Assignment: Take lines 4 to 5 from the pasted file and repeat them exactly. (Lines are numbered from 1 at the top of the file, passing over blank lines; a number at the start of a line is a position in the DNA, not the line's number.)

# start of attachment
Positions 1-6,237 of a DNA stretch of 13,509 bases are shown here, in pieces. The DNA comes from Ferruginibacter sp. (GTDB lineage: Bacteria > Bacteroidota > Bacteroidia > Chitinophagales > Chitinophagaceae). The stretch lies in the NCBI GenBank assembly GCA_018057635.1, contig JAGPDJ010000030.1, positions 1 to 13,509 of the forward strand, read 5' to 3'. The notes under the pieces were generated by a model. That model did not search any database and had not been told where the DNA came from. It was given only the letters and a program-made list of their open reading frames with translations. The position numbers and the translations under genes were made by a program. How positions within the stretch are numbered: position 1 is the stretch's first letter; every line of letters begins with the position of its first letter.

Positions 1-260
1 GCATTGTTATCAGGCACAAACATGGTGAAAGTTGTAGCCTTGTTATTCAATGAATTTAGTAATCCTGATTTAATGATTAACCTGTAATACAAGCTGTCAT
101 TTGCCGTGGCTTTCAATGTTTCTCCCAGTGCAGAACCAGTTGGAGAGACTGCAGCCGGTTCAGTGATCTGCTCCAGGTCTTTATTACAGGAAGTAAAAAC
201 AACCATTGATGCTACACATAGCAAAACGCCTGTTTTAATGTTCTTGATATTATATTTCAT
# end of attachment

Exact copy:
101 TTGCCGTGGCTTTCAATGTTTCTCCCAGTGCAGAACCAGTTGGAGAGACTGCAGCCGGTTCAGTGATCTGCTCCAGGTCTTTATTACAGGAAGTAAAAAC
201 AACCATTGATGCTACACATAGCAAAACGCCTGTTTTAATGTTCTTGATATTATATTTCAT